The trial court heard oral argument from the parties on November 10, 2009. After considering the parties' filings and arguments, the trial court issued a memorandum opinion on November 20, 2009 stating that it could not declare that the terms of Act 195 governed under these particular circumstances. The trial court noted, as a preliminary matter, that the District conceded that the definition of an "Employe Organization" under Act 88 includes school bus drivers. (Trial Ct. Op. at 2.) Then, after reviewing Act 88's language, the trial court concluded that there was no ambiguity in that language that would permit it to review the legislative history of the enactment of Act 88, which the District contended would support its position that Act 195, not Act 88, would apply here. (Trial Ct. Op. at 3.) Specifically, the trial court stated:

In the absence of ambiguity in the language of a statute, this court may not consider other sources to inform its construction of that statute. Here, there is simply no ambiguity to be found. Indeed, at argument the District agreed that there was no language contained within Act 88 which would limit its application to the negotiation of initial or successor agreements. This court can find not a term, clause, or definition in [Act 88] which is ambiguous in this respect.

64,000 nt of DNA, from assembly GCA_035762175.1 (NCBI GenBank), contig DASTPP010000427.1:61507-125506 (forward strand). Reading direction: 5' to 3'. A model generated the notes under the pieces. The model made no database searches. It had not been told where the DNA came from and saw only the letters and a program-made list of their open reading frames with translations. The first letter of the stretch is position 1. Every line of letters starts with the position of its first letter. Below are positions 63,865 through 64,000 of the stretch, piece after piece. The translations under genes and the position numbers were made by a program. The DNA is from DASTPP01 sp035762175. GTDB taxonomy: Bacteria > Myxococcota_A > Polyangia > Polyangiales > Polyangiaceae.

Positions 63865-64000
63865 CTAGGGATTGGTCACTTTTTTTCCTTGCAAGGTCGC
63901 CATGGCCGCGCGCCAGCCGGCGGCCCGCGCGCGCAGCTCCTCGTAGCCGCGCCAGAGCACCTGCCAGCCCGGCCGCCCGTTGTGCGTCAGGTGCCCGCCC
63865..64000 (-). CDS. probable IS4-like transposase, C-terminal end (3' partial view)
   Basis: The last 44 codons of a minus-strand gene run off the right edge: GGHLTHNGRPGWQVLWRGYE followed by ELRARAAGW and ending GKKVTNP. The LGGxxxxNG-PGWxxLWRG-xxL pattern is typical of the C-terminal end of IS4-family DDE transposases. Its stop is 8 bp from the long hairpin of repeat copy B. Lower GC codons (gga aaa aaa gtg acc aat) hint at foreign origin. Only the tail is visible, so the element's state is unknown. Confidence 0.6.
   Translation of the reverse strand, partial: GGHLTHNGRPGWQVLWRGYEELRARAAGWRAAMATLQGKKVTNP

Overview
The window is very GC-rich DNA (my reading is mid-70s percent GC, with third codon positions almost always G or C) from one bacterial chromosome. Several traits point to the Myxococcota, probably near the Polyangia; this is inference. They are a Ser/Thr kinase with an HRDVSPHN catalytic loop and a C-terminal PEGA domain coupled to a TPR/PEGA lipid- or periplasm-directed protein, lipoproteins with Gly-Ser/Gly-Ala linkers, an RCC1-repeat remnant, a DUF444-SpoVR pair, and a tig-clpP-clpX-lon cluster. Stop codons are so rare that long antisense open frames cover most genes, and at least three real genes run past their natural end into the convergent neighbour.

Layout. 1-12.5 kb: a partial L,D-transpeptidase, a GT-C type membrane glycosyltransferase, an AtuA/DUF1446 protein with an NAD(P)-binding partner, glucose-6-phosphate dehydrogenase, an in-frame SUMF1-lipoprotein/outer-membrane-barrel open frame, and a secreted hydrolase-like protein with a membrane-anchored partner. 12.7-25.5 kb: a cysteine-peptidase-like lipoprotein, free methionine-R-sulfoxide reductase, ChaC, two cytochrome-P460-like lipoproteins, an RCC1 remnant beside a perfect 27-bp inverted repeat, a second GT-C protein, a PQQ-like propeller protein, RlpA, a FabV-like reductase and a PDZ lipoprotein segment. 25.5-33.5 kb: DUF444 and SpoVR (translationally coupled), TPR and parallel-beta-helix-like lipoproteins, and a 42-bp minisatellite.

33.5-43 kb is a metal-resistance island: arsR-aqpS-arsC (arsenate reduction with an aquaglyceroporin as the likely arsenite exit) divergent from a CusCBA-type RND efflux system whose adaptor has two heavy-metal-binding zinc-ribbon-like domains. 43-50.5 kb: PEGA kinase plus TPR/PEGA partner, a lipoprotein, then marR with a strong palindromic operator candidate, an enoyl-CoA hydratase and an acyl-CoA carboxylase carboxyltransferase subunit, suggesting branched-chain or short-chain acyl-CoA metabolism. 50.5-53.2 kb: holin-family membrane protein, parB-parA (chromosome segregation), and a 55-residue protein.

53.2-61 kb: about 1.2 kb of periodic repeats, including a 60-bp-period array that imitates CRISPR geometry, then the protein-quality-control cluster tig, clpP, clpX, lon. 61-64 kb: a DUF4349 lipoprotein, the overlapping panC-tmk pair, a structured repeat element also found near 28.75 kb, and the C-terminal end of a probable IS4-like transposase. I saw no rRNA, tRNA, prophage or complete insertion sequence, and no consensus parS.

(Trial Ct. Op. at 3.) Moreover, the trial court held that, even if it was to consider the legislative history (consisting of transcripts of the Senate floor debate), it still would not conclude that Act 195 applied here as such history "does not cement the District's position" because it "is only some evidence of legislative intent. It is not subject to enactment or presentment and represents only a keyhole view of the legislative process." (Trial Ct. Op. at 3-4.) The trial court held that the purpose of Act 88 was to prevent disruption of the school year and that this purpose "is best served by avoiding a construction which incentivizes mid-term termination of collective bargaining agreements as a means to obtain the less rigorous impasse procedures of Act 195." (Trial Ct. Op. at 4.) The District filed a notice of appeal and a statement of matters complained of on appeal with the trial court. By letter dated January 4, 2010, the trial court deferred to its November 20, 2009 memorandum opinion. The District now appeals to this Court.*fn5